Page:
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Kennedy, Thomas, ninth earl of Cassillisfree

(1726–1775)
  • Michael S. Moss

Thomas Kennedy, ninth earl of Cassillis (1726–1775)

by William Mosman, 1746

Culzean Castle collection; courtesy of The National Trust for Scotland

Kennedy, Thomas, ninth earl of Cassillis (1726–1775), smuggler and landowner, was born on 12 February 1726, the seventeenth child and second surviving son of Sir John Kennedy of Culzean, second baronet (d. 1742), and Jean Douglas (d. 1767), daughter of Andrew Douglas of Mains, Dunbartonshire. His father was a Jacobite, who had turned to smuggling, using the caves underneath his castle on the Ayrshire coast to store his contraband. Nothing is known of Kennedy's education, but probably like his brothers he attended the University of Glasgow. He inherited the baronetcy on the death of his brother John in April 1744. Instead of devoting himself to the Culzean estate, he had already decided on a military career in the British army, serving as an ensign in the 33rd regiment in the Netherlands from October 1744. While there he struck up friendships with James Caulfeild, fourth Viscount Charlemont, Francis Willoughby, third Baron Middleton, and John Ward, later Viscount Dudley and Ward. He purchased a captaincy in 1745 and took part in the battle of Fontenoy. His regiment was recalled in September to meet the threat of the Jacobite rising. He took part in a skirmish at Fort William in the spring of 1746, and was back in France by October.

Kennedy left the army the following year, appointed Archibald Kennedy, an Ayrshire wine merchant, to factor his estate and to manage the family's smuggling enterprise, and set off on an extended grand tour. In 1748 Kennedy travelled to the Académie d'Équitation at Caen, Normandy, studying riding, fencing, music, and languages there. He seemed to revert to his family's Jacobite roots, taking a reputed Jacobite named Bulstrode as his tutor. In 1750 he travelled to the French court to learn the bass viol just as his Jacobite grandfather Sir Archibald ‘the Wicked’ had done. He remained in France from 1748 to 1750, writing constantly to his factor about improvements to the estate and to the castle, which included a new dining room and an elaborate entrance gate. He then moved to Rome, where several of his army friends were living, including Charlemont and Ward. He was in Italy for several years, becoming a well-known figure among the British connoisseurs, and featuring in Joshua Reynolds's Parody on Raphael's ‘School of Athens’, playing his bass viol with a thistle in his hat. Acquaintances made in Italy included Abbé Peter Grant, a Jacobite. Kennedy also purchased a papal indulgence. He bought several paintings, and ten cases of statuary, probably for the rooms he had altered or added at Culzean. He was an accomplished linguist, speaking at least French and Italian, and possibly German, and engaging in literary projects.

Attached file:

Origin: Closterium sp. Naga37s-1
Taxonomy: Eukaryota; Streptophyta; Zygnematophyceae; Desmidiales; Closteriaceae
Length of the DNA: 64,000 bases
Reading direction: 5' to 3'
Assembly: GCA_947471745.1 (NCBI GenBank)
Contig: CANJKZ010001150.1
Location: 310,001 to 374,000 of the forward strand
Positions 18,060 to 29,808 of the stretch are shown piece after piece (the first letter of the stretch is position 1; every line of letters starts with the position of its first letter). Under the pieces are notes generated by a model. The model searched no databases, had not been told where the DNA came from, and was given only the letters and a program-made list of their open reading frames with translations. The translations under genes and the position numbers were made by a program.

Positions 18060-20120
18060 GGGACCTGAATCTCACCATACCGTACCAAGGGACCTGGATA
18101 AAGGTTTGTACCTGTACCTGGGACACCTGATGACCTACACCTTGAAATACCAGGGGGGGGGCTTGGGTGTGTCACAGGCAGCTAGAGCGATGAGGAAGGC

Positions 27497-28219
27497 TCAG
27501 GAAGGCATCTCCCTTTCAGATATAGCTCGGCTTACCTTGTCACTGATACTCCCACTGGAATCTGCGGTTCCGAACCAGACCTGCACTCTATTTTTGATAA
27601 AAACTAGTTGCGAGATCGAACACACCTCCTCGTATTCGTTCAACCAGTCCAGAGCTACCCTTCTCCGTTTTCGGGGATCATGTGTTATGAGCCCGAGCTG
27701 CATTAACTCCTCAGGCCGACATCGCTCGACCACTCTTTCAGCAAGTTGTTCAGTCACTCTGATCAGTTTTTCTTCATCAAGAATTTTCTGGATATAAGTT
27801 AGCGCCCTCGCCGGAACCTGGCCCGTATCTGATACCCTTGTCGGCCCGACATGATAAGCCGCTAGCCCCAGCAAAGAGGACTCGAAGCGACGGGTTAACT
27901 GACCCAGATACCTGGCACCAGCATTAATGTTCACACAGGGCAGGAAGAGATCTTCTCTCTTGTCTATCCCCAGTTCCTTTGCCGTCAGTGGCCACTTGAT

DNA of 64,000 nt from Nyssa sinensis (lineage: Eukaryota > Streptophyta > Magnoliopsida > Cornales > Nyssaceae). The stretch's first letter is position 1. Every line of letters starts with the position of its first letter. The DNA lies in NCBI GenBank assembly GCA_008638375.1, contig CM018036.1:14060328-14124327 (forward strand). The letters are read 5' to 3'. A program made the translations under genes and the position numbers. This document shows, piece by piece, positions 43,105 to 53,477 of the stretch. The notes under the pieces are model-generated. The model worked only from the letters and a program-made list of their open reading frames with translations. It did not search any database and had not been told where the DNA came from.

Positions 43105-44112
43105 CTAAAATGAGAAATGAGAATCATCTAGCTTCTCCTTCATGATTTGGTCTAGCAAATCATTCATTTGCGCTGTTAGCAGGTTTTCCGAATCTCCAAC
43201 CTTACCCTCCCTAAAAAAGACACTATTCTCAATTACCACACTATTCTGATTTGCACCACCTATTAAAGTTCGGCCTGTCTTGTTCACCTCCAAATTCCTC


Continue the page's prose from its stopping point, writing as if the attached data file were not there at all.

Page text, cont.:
On his return to Scotland in 1755 Kennedy began determinedly to improve his vast estate of over 250,000 acres. Many of the plans executed during his absence abroad had been opposed by his mother, who moved out of Culzean in 1753 taking several items of furniture with her; these in the event made room for items brought by Kennedy from the continent. He enclosed the more fertile land along the shore and up the river valleys. To help him he recruited John Foulis, the son of the factor to the earl of Eglinton, to act as his overseer. He commissioned Foulis's father to survey parts of the estate and analyse the likely returns from improvement schemes. He also turned his attention to the garden and the castle policies, planting shelter belts and growing exotic fruit trees. He built himself a fine Palladian villa in nearby Maybole, presumably as a winter retreat. He continued smuggling, even though after the outbreak of the Seven Years' War in 1756 there was a danger that those who were caught would be pressed into the navy. Commodities traded included soap, port, burgundy, genever, claret, and green and black tea. Goods were run in wherries, flat-bottomed fast boats that could be beached at Culzean, and the goods taken into the caves in front of the castle. A further addition to the castle, in 1760, was a new library, which Kennedy stocked with several of the most recent or celebrated works of natural philosophy, literature, and history. He was advised in part by the painter Gavin Hamilton.